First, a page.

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Safety Concerns About Frost Damaged Rhubarb

By Melissa Runck, Extension Educator

With the May snowfall and freeze across areas in southwest Minnesota the beginning of this month, University of Minnesota Extension has fielded many calls regarding whether or not it is safe to eat rhubarb after a hard frost, and in our case, a snow fall on May 1. Many callers have said they heard through the grapevine, aka Facebook and their neighbors, that it is unsafe to consume rhubarb from a plant after it has suffered frost damage.  Here is some information from Extension specialists to help shed light on the most common rhubarb questions I have been fielding:

• Rhubarb leaves contain a toxic substance called oxalic acid that should never be eaten.  Oxalic acid can crystallize in the kidneys and cause permanent damage to the organs as well as tying up calcium and making it unavailable in the body, according to Illinois Horticulture Extension Educator Martha A. Smith. 

• We consume the petiole of the plant, or the plant stalk, which naturally contains a very small amount of oxalic acid under normal growing conditions.  The issue with oxalic acid-containing foods is the production of calcium oxalates in our body which comprise kidney stones, according to Julie Garden-Robinson, Ph.D., R.D., L.R.D. of NDSU Extension Service.

• When the rhubarb plant suffers a hard frost the oxalic acid may move from the leaves into the stalk, which is the main concern for area rhubarb plants that may have had substantial frost damage early last week. 

So to answer the question, “Now what do I do with my rhubarb plant?”

• Many have questioned the extent of frost damage of their plant, and I ask them this: do you notice wilted, limp leaves on the rhubarb plant?  Leaves may also shrivel up and eventually turn black.  Damaged stalks will become soft, mushy, have a soft texture, and a poor taste.  

• If you notice these symptoms of frost damage, then all rhubarb leaf stalks/petioles that have been exposed to freezing temperatures should be removed and discarded.  The re-growth will be safe to eat.  

• However, if the stalks are firm and upright and there is no noticeable frost damage to the leaves, then the plant should be OK to eat.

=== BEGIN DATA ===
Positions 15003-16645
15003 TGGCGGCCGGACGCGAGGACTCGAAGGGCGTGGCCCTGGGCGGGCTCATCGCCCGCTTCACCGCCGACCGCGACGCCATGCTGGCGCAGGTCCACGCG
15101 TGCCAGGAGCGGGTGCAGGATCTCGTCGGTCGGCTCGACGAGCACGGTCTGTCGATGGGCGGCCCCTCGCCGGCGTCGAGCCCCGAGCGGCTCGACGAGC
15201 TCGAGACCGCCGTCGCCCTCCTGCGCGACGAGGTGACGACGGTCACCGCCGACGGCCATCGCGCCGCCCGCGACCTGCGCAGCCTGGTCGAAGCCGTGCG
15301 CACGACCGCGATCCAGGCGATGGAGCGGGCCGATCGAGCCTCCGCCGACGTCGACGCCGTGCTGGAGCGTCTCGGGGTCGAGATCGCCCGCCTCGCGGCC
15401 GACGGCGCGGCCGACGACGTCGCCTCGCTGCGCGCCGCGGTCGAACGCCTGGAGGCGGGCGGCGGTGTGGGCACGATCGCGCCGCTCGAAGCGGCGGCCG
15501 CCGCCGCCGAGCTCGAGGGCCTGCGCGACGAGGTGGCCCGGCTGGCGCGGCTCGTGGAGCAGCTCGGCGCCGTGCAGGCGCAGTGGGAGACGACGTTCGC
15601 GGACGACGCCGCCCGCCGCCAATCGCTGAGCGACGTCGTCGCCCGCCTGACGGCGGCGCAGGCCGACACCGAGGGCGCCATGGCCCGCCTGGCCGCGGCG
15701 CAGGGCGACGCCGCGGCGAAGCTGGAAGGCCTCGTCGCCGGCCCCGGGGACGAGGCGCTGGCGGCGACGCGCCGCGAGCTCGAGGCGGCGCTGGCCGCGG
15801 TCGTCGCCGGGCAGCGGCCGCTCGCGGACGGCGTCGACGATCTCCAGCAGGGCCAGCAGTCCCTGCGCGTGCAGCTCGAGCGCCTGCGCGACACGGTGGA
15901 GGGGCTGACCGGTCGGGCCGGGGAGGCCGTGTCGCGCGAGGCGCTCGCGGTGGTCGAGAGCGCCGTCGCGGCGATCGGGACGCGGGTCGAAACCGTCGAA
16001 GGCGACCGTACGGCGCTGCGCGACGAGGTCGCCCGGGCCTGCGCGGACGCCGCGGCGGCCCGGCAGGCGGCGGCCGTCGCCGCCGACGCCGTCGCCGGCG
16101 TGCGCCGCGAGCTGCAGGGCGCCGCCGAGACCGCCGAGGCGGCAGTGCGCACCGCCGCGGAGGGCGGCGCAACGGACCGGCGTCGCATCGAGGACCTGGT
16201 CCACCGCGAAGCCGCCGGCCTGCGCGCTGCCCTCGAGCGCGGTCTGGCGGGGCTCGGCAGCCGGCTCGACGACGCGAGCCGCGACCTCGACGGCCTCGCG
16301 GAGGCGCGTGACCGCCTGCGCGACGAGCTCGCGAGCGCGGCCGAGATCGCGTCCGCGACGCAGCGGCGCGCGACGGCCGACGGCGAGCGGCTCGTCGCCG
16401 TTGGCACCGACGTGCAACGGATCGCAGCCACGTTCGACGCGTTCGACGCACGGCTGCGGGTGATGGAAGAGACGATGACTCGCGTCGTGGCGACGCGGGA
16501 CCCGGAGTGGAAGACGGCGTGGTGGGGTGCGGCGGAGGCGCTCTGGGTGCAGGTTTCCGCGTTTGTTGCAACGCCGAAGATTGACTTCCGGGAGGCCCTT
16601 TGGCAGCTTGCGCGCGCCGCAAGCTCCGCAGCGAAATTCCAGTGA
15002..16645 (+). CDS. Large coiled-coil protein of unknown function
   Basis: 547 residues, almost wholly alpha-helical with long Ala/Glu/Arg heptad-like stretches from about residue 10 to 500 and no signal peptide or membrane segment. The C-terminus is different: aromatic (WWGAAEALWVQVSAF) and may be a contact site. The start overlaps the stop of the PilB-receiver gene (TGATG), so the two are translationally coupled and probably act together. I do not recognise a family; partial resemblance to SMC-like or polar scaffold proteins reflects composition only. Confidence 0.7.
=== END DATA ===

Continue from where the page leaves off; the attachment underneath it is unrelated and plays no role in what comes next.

• For those who harvested and froze rhubarb immediately following last week’s snowfall – I would advise checking the rest of the leaves and stalks still attached to the plant to see if they incurred any signs of frost damage.  If those plants show signs of frost damage mentioned above, then it may be wise to throw out the rhubarb that you have already cut and froze.  Now this doesn’t mean that the process of freezing rhubarb stalks makes the food poisonous – this is in reference to frost-damaged rhubarb plants that were harvested right after the snow fall and frost, leaves were discarded, and the stalk was cut and froze in the freezer before one had a chance to assess frost-damage to the rhubarb plant.  

The best advice I can give is the old saying, “When in doubt, throw it out”.  

City of Slayton Prepares for 2017 Mosquito Season

The City of Slayton will be implementing the sixth year of its mosquito population reduction efforts this summer. The goal of the program is to reduce the number of nuisance mosquitoes. Along with being a nuisance, some mosquitoes can be the transmitter of several serious diseases.

The focus of the program will be to minimize active adult mosquitoes. As the truck moves about Slayton neighborhoods using the ultra-low volume sprayer mounted in the back, a light visible fog will move through the area. The fog will not cause visibility problems. Common-sense precautions should be taken, including keeping away from the spray vehicle and out of the fog cloud. The majority of the spraying will be done from dusk to midnight.

The following dates are proposed dates of treatment. Treatments are proposed for Tuesday nights, if weather permits. Wednesday nights will be the standard alternate. Treatments may be extended if deemed necessary by City Officials.

Truck ULV Treatments

Thursday dates include: May 25 (Memorial Day), June 29 (4th of July), and August 31 (Labor Day)

Tuesday dates include: May 30, June 6, June 13, June 20, June 27, July 4, July 11, July 18, July 25, August 1, August 8, August 15, August 22, August 29, and September 5

The product being used is Biomist 4+4. This Permetherin based product is extremely safe, yet very effective against mosquitoes and gnats. It contains 4% Permetherin and is applied at a rate of approximately 1 ounce per acre. This product has quick knockdown, low odor, and is non-corrosive. 

This product is registered by the EPA and the Minnesota Department of Agriculture. Listed below are the web addresses where you can find the product’s MSDS sheet, label, and EPA registration documents.

Biomist 4+4 MSDS

Biomist 4+4 Label and EPA Registration

Even though we have selected one of the safest products for this use, common sense dictates that general precautions should be taken when using any pesticide. The City of Slayton wants to have a safe and effective mosquito control program this year. Using trained city staff to handle the equipment and insecticides is of utmost importance. The City of Slayton encourages your support and cooperation in their efforts.